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Talking with your children about tragedies

No matter the age of the child, parents want to protect their children from the world and the evils in it. Often we are reminded that there is bad around us and we don’t see all of the good that surrounds our families.

I pause for a minute and tell you why I am writing this post. Most of the time I want to keep my blog upbeat, happy and positive. I feel that this post will help families keep that sense when tragedy strikes as well. However, without acknowledging how to get past the tough times, we will never truly know how to experience and appreciate the very best of our lives either.

My background

I grew up in Meriden, Connecticut. I had a very happy childhood. Until I was at a track meet in high school, I didn’t realize my city had a bad reputation. I was asked if I was in a gang. If you have ever met me in person, you probably would laugh at that being asked of me. However, we had gang fights in our school hallways and in the front yard of school. Our graduation had snipers on the roof. We had police at our school often looking for guns. I didn’t realize this was not normal, and I’m guessing many of my classmates never even realized this was happening.

I went to college in Pennyslvania at a Quaker school where one of the studies was non violence. We had many people in our class who came to the school from Columbine, because they were looking for answers. It was heart wrenching to be in a class with them and to hear their stories, but motivating to hear how they planned to make life better for themselves after such a tragedy.

September 11th was a shocker for me. I was in Pennyslvania. My family was still in Connecticut. A girl down my hall heard about the planes and tried to call home but couldn’t get through using landlines. I gave her my cell phone (which is like a brick compared to today’s standards). She found out that one of the planes crashed into a neighbors farmland.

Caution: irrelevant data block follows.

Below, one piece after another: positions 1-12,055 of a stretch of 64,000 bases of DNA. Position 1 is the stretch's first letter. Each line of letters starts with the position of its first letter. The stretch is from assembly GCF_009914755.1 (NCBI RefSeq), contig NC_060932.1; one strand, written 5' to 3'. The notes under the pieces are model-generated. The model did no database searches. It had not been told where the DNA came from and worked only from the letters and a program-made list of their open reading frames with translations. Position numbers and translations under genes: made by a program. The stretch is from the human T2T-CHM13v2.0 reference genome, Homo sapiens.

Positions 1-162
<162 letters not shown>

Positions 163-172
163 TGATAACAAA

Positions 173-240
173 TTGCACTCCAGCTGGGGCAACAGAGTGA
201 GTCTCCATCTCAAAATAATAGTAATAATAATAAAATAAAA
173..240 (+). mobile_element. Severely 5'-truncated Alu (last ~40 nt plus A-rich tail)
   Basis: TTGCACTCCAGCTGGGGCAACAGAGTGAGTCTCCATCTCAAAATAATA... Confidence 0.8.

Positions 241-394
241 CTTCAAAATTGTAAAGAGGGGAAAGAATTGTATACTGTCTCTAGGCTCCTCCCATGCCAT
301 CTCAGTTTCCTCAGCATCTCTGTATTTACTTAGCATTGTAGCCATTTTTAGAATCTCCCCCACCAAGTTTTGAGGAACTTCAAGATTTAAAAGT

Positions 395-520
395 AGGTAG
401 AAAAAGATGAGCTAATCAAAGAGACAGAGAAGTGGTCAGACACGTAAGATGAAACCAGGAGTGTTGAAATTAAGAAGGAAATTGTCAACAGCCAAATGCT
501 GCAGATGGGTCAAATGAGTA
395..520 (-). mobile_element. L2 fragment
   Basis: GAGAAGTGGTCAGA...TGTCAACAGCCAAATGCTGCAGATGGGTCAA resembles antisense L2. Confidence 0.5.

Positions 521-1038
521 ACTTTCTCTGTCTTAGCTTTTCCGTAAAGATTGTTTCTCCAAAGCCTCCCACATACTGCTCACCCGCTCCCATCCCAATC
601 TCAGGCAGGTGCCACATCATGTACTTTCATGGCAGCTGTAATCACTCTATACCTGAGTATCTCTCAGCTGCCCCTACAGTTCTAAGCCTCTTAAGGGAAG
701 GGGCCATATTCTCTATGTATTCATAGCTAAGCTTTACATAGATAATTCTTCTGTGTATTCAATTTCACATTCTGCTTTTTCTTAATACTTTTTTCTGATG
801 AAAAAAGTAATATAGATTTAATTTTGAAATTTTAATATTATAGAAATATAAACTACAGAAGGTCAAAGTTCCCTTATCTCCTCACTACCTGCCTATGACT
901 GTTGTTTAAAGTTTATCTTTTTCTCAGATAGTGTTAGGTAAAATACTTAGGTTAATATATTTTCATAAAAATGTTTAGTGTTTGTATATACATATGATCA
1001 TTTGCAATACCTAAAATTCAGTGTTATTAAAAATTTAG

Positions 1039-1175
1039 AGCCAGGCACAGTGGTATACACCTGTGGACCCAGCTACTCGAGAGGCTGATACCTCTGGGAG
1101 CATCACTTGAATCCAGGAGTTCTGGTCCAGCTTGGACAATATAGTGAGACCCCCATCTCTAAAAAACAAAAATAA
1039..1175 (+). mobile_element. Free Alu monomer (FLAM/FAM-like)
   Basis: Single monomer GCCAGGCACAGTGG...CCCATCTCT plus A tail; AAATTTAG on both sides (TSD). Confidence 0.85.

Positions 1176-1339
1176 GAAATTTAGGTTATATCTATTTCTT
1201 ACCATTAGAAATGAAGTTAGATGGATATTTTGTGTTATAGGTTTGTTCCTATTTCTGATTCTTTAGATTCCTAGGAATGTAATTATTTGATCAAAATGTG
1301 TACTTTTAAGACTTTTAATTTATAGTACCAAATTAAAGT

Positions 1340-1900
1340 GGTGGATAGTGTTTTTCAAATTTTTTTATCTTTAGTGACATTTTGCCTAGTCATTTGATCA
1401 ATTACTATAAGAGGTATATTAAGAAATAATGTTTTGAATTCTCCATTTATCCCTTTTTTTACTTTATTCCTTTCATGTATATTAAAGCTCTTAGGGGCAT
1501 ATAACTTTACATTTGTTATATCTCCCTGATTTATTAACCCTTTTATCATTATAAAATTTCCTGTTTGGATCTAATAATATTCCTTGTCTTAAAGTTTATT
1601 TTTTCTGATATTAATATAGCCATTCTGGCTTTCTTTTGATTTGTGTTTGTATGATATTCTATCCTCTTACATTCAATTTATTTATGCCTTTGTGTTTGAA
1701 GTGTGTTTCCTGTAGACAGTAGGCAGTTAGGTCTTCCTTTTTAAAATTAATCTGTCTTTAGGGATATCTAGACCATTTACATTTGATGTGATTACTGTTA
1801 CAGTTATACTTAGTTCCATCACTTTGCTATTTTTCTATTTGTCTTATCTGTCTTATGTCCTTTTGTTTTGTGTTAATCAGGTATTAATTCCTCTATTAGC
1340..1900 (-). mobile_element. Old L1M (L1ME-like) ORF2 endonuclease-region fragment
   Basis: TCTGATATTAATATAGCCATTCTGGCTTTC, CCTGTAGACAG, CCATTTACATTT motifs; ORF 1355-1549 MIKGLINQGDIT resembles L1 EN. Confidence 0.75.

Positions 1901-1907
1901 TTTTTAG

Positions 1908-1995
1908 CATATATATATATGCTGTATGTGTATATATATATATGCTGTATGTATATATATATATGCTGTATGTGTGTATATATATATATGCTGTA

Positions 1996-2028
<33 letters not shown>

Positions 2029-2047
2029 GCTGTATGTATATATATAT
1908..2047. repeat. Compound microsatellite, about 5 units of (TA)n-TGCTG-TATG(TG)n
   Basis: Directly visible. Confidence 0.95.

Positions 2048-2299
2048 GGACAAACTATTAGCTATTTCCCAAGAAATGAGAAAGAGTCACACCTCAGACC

Watch out for the news

Since September 11th, news consistently shows image upon image of tragedies to keep us glued and looking for more information. Wanting more speculation. Needing more answers. However, this is completely unhealthy for adult brains. Time Magazine wrote an interesting article in regards to constantly consuming the news and its detrimental affects on health.

Remember, the news is out to sell advertising first, and inform you second.

The American Academy of Child and Adolescent Psychiatry also wrote a piece regarding children and the news, which I feel is vitally important to this blog. The AACAP notes that parents and educators have warned about sex and violence among TV shows for years, but not on the news. However, the news often goes into graphic detail that is not appropriate for children or adolescents.

Parents might have the news or radio on in the background and not realize that the children are hearing or paying attention, however, the children may absorb more than you realize. In our home, we don’t watch the news on Television while the children are around or listen to it. We get most of our news on our phones and read it when we don’t have eyes over our phones.

Advice for parents


The AACAP gives this advice: